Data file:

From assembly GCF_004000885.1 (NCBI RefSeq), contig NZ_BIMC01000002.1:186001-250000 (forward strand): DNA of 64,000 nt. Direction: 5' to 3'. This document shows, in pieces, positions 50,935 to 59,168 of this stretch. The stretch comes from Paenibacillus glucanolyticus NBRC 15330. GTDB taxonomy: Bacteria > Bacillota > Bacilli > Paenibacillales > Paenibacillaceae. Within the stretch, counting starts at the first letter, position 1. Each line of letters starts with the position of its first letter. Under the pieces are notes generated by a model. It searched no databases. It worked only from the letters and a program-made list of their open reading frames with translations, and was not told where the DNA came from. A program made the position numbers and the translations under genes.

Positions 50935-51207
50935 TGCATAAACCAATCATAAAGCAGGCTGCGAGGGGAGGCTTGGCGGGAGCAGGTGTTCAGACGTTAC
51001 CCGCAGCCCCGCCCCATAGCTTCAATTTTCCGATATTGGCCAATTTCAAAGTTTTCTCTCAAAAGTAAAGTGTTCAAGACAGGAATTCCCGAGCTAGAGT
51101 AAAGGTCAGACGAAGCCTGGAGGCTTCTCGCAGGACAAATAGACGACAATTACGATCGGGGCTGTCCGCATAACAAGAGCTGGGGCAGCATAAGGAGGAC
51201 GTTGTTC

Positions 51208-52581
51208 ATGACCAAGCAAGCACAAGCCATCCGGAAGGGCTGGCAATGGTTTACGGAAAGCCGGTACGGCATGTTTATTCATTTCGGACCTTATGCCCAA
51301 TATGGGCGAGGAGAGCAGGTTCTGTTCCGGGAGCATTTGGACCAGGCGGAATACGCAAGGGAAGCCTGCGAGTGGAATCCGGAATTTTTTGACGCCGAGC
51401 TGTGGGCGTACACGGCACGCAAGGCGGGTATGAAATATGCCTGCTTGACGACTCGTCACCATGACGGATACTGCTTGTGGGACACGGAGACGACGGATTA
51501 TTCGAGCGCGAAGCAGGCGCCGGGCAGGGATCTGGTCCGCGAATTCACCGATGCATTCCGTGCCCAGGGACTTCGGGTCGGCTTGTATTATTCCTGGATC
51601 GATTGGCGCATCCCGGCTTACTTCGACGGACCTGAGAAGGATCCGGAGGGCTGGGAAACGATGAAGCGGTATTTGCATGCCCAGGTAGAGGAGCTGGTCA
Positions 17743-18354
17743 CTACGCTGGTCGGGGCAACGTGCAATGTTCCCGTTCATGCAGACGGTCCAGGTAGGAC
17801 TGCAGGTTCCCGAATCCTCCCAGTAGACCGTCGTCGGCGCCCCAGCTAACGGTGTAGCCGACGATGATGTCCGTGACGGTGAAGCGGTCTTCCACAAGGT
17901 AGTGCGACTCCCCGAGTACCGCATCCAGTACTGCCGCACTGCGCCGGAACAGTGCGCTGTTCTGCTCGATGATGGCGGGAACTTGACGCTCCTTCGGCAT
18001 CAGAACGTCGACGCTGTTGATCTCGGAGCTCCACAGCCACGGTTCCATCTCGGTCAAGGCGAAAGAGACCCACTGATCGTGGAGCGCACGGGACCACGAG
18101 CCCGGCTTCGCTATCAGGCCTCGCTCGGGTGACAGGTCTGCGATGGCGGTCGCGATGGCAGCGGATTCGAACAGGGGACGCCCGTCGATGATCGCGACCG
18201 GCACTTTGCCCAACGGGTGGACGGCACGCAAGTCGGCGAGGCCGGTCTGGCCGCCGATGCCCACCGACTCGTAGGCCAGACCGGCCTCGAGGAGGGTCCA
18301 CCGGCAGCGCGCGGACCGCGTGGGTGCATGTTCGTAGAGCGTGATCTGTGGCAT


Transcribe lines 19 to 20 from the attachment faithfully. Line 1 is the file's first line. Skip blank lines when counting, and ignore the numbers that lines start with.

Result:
18201 GCACTTTGCCCAACGGGTGGACGGCACGCAAGTCGGCGAGGCCGGTCTGGCCGCCGATGCCCACCGACTCGTAGGCCAGACCGGCCTCGAGGAGGGTCCA
18301 CCGGCAGCGCGCGGACCGCGTGGGTGCATGTTCGTAGAGCGTGATCTGTGGCAT